Salt Fork State Park
eBird Bar Charts by Season
Salt Fork State Park Trails
Stone House Trail
The Stone House Trail is a 1.7 mile loop hike on a nature trail. Park in the lot where Park Road 4 crosses the lake. Cross the road to find the trailhead. Hike along the lakeshore to Stone House. On the return take the loop south away from the lake into the woods. Use the Salt Fork SP–Stone House Nature Trail hotspot to submit checklists of birds seen on this hike.
The is a description and map of this hike and several other hikes in the state park on the AllTrails website
There are 14 named hiking trails in Salt Fork State Park. In addition to the Stone House Trail:
Forest Crest Nature Trail – .32 Mile – Easy
Archery Trail – .29 Mile – Easy
Deer Run Trail – 1.5 Miles – Moderate
Valley Brook Loop Trail – .8 Mile – Moderate
Hosak’s Cave Trail – .1 Mile – Moderate
Sunshine Brook Nature Loop Trail – .53 Mile – Moderate
Morgans Knob Loop Trail – .84 Mile – Moderate
Morgans Knob Trail – .62 Mile – Moderate
Pine Crest Loop Trail – 1 Mile – Moderate
Beach Point Trail – 1 Mile – Moderate
Gunn’s Glen Trail – 2 Miles – Moderate
Shadebush Trail – 1.9 Miles – Moderate
Portion of the Buckeye Trail – 6.86 Miles
Tips for birding Salt Fork State Park
The area consists of forests, streams, valleys, meadows and reservoirs. This is Ohio’s largest state park. There are 17,229 land acres and 2,952 water acres, 14 miles of hiking trails and a small nature center. There is a bird list available, but, unfortunately, it is not of any great value. The main roads are paved, but a few of the small ones are gravel. Those are usually not accessible in the winter. Birding is usually good at the area behind the nature center, at the marinas and the beach road as well as along the various gravel roads.There is a lodge, which has 148 guest rooms and 37 two-bedroom cottages.
To reach the park from I-77, travel east on OH-22 to the main park entrance. A map is available at the nature center.
Open all year during daylight hours.
Camping in the park: 212 sites, all with electricity, 18 sites are wheelchair accessible. Group camp and horsemen’s camp are available. There is an 18-hole golf course. The rangers hold Summer Nature Programs. Swimming, fishing, boating and hunting all take place in the park.
From Ohio Ornithological Society
Birds of Interest by Season
American Tree Sparrow, Dark-eyed Junco, White-crowned Sparrow, White-throated Sparrow, Winter Wren, Red-tailed Hawk.
Cliff Swallow, Osprey, Red-shouldered Hawk, Belted Kingfisher, Yellow-throated Warbler, Spotted Sandpiper, various ducks in migration.
Scarlet Tanager, Red-headed Woodpecker, Wild Turkey, Turkey Vulture, Black Vulture, Northern Mockingbird, Killdeer.
Blue Jay, Downy Woodpecker, Ring-billed Gull, Canada Goose, various ducks and grebes.
About Salt Fork State Park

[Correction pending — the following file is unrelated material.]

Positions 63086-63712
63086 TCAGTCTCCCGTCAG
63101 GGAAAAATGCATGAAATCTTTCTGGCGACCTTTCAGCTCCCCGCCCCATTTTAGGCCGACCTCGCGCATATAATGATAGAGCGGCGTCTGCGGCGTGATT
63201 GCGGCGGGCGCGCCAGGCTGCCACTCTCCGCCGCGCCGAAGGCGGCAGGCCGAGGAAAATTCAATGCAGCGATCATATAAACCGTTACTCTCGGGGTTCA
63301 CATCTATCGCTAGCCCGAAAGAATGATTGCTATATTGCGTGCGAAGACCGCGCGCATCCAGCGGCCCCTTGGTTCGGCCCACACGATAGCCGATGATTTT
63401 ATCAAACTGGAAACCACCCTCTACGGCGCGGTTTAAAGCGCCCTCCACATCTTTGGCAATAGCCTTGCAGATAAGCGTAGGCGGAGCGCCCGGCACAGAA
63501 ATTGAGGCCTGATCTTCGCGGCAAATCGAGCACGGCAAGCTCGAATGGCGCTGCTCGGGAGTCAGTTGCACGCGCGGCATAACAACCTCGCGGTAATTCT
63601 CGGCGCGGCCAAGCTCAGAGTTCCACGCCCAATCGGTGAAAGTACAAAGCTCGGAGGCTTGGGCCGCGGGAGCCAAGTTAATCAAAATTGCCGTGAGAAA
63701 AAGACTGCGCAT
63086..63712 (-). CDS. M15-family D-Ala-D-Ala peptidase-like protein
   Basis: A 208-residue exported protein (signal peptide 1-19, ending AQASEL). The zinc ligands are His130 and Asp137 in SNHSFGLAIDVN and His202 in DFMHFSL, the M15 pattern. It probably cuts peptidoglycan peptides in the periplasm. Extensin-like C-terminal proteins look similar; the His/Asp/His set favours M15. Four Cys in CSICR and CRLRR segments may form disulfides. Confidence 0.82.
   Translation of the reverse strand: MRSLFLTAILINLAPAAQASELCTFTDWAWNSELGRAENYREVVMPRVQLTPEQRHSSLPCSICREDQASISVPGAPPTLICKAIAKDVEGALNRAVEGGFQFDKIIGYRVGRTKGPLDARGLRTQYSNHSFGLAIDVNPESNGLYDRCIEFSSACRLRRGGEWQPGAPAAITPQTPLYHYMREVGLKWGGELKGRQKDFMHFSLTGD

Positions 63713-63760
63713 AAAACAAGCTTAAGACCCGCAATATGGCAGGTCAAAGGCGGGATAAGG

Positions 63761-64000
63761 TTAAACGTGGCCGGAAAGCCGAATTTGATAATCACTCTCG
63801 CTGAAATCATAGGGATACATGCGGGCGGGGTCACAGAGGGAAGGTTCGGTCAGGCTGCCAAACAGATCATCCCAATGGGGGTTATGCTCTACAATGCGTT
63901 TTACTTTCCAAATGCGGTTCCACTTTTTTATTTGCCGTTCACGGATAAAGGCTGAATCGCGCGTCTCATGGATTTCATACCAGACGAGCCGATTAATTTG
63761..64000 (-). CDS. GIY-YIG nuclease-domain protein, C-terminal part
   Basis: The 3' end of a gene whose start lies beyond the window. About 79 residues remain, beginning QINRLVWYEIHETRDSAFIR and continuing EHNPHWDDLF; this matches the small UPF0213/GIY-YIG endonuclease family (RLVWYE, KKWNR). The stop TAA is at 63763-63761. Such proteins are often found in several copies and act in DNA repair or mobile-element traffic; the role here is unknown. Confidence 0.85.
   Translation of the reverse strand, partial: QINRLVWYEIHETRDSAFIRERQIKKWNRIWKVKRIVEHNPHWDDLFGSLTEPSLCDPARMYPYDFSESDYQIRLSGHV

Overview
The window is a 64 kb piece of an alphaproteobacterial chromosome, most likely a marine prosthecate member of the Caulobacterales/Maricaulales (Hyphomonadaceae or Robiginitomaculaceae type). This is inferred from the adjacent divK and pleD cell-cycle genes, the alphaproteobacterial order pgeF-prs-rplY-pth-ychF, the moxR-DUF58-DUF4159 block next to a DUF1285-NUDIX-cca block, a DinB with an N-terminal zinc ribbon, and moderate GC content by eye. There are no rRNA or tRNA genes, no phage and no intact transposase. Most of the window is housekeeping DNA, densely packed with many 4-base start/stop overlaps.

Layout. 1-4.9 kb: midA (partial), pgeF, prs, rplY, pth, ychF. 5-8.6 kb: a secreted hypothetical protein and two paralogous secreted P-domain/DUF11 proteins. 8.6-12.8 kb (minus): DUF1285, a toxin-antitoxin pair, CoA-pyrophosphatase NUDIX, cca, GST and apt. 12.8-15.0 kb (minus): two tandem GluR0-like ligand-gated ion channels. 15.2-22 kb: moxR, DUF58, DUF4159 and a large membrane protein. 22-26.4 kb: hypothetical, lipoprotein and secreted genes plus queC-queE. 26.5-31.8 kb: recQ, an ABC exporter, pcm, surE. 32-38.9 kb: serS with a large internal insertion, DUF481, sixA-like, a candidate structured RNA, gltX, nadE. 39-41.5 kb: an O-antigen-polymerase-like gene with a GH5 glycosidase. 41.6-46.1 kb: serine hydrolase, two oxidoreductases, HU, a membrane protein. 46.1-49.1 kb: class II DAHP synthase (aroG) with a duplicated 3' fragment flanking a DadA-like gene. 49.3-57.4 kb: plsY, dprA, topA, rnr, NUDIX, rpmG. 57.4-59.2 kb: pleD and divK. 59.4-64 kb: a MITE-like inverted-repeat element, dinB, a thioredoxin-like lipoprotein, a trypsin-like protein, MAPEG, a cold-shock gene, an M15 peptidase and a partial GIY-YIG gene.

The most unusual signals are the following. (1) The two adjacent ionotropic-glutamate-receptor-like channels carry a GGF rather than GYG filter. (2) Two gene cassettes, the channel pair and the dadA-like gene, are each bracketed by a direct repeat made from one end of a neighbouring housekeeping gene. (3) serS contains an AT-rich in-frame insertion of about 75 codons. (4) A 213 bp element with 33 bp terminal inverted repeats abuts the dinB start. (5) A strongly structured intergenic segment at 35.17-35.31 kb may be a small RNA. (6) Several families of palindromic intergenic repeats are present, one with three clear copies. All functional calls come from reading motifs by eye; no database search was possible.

Before settlement, Ohio lay in the heart of a vast forest wilderness stretching from the Appalachian Mountains to the Great Plains. None of the world’s hardwood forests surpassed this one in variety and size of trees. Ohio’s forest was a magnificent sight and an enormous challenge for settlers determined to clear and till the land. Towering oaks, hickories, beeches, maples, walnuts, ashes and chestnuts, some over 150 feet tall, rose from the rich fertile soil below. By 1900, most of Ohio’s original forest was decimated. In its place stood wheat, corn, oats, hay and thriving cities
Through conservation efforts over the past few decades, a magnificent regrowth has occurred. Today, nearly 30 percent of the state is once again supporting a thriving forest. This is most evident in the rugged, unglaciated hill region of southeastern Ohio including Salt Fork State Park. Salt Fork contains a blend of rich woodlands and rolling meadows. The park contains diverse populations of plant and animal life. White-tailed deer, wild turkey, ruffed grouse, red fox, gray squirrels and barred owls are well established within Salt Fork. Songbirds such as the scarlet tanager, cardinal, goldfinch, Kentucky warbler and others provide delight for birdwatchers.
Spectacular wildflowers such as wild geranium, large-flowered trillium, violets, asters and goldenrod line the forest floor and meadows. In spring, the melody of wood frogs, chorus frogs, and spring peepers echo through the park.
Salt Fork is said to have derived its name from a salt well used by Native Americans which was located near the southeastern corner of the park. Salt Fork lies in the unglaciated portion of the state. Throughout the area, thick-bedded, erosion-resistant sandstone or conglomerate overlays more erosive siltstone, shale, coal and limestone layers, resulting in shelter caves, such as Hosak’s Cave, along with small waterfalls in the secondary drainages. Other interesting geologic features around the park are massive blocks of sandstone that have become detached due to the differential weathering and toppled down the slope.
From Salt Fork State Park webpage
Restroom facilities at the Lodge, Nature Center, beach, and all picnic shelters.